Category Archives: Video

3 Rules for Wowing Your Holiday Office Party

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3 Responses to be Thankful For Video

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“No Idea” Means I Have One Video

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Wow of the Week: Play it Up

We all know the phrase, “play it down,” for making less of an emotion or situation than we might otherwise be feeling. And I think this can be a useful reminder to ourselves when considering how much time and energy we want to devote to a feeling or person or circumstance.

That said, there is a lot to be said, both personally and professionally for “playing it up.” For making more of an occurrence than we might originally have thought, or been hardwired to do; and for quickly acknowledging our participation in a “no-fault” situation.

Let me give you an example: Recently, I had an exchange with a conference coordinator with whom I was working on an event. When I arrived at the venue, I discovered she had not ordered me a lavalier microphone—my sole choice was the mic attached to the podium. “Well,” she said, “We’ll just have to make the best of it.”

We? The last time I checked she wasn’t the one who was going to be trapped behind a hunk of fake wood for an hour while trying to wow.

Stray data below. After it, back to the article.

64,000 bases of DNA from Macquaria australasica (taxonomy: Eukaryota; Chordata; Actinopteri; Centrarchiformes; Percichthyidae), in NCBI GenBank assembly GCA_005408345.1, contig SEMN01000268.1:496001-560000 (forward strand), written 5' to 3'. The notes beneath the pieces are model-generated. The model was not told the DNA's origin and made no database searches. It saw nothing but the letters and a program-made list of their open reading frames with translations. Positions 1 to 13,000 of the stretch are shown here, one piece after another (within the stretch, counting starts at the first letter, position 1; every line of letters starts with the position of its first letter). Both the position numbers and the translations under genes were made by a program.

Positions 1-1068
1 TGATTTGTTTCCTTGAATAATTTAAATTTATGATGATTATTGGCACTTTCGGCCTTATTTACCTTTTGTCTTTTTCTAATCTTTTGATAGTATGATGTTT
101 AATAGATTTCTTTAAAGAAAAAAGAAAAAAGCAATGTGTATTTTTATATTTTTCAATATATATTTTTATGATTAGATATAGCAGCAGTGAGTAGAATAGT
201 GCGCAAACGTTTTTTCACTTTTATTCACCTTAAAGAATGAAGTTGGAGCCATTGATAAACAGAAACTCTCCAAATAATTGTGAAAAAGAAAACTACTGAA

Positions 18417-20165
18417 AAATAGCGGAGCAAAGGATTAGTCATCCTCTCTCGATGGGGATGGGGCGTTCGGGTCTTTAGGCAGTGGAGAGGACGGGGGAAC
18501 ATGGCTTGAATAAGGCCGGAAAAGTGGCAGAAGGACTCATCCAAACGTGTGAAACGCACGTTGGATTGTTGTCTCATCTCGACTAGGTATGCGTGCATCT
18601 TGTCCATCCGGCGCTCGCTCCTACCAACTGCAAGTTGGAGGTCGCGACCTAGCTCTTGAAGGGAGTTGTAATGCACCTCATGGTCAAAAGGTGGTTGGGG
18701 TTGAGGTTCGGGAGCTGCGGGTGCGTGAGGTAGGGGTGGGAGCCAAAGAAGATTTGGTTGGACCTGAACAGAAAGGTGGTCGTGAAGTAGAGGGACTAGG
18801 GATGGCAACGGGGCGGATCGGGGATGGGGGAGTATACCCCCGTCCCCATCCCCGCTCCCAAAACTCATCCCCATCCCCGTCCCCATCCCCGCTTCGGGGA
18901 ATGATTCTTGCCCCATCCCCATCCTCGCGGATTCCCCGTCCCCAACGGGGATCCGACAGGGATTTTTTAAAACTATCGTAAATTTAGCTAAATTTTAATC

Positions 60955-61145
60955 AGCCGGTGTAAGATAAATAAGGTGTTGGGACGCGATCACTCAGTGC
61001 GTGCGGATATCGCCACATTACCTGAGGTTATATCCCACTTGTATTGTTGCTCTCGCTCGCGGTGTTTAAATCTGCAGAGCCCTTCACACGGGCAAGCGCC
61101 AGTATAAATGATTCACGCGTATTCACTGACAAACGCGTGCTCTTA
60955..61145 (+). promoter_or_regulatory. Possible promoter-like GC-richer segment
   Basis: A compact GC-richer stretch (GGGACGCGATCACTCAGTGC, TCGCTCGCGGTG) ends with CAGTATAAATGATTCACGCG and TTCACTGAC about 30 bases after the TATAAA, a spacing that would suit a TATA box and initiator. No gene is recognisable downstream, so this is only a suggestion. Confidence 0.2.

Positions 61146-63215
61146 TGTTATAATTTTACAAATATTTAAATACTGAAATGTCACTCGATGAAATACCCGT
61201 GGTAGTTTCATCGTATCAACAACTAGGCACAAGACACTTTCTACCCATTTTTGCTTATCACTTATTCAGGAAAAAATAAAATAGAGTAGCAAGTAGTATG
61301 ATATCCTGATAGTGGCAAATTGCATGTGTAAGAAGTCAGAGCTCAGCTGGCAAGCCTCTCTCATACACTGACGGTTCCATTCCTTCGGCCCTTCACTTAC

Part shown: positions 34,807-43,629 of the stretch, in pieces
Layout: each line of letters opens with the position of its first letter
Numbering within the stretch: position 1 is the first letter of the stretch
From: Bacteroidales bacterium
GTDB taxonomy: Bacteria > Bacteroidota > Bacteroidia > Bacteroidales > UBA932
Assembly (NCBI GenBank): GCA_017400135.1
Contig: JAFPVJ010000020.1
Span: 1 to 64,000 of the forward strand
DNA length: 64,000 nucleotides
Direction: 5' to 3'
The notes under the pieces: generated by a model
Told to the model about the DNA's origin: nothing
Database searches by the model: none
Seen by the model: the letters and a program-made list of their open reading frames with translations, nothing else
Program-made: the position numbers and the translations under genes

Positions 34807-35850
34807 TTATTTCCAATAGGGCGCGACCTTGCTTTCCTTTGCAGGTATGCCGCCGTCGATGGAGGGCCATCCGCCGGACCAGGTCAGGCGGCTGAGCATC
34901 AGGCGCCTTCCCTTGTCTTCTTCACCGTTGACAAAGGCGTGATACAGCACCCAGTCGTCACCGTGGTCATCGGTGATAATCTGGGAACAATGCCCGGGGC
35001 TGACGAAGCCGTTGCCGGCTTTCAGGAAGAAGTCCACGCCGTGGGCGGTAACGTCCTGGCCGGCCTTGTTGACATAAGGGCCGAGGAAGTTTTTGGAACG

Now I understand her thinking—and the thinking of many peoplewhen a dropped ball results in an inconvenience/mistake/accident: their idea is that their minimizing it will lead to others minimizing it.

What I’ve discovered, however, is that you will get a lot further if you play it up, rather than playing it down. In this instance, I would have been far more impressed had she said, “I am so sorry—this is my fault. Unfortunately there’s nothing that can be done about the technology now, but is there anything I can do with the room set up, or the book signing area, that will make you more comfortable?”

Within the corporate world, I always recommend customer service departments play it up, rather than down—overcompensating for even the smallest complaints. Why? Because while most departments respond quickly to high stakes situations, many respond poorly, or not at all, to circumstances that are less than dire. The trouble with this choice is that these disgruntled customers can now take their grievances to the virtual streets, setting up URL’s such as  www.paypalsucks.com or creating a music video about poor luggage handling along the lines of  a musical review over a broken guitar that has received over 500,000 hits on YouTube, and reversed United Airlines’ position on baggage handling. Or, speaking from my own experience, blasting out to their 3,000 Twitter follows when the customer service rep at their local big box store greets their tale of a broken appliance with, “Whatever…”

So the next time you find yourself in a situation where you’ve dropped the ball, and/or there’s no clear right or wrong, step up: play it up—meet, and perhaps even exceed—the person’s level of concern. I guarantee you’ll both move on more quickly.

Frances Cole Jones

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How to Wow With Your Voicemail Video

 

Beware the Sixth Sense


Real estate agents often tell sellers to have bread baking when potential buyers come calling—the idea being that this “grandmother’s kitchen” smell makes “a house a home,” thereby stimulating fantasies of the picture perfect life you’ll have once you live there. Cinnabon and Subway do the same thing by leaving the doors of their business open and blasting fresh-baked bread smells into the street: they want their chain store to seem more like a neighborhood bakery just waiting to hand you your picture- perfect treat.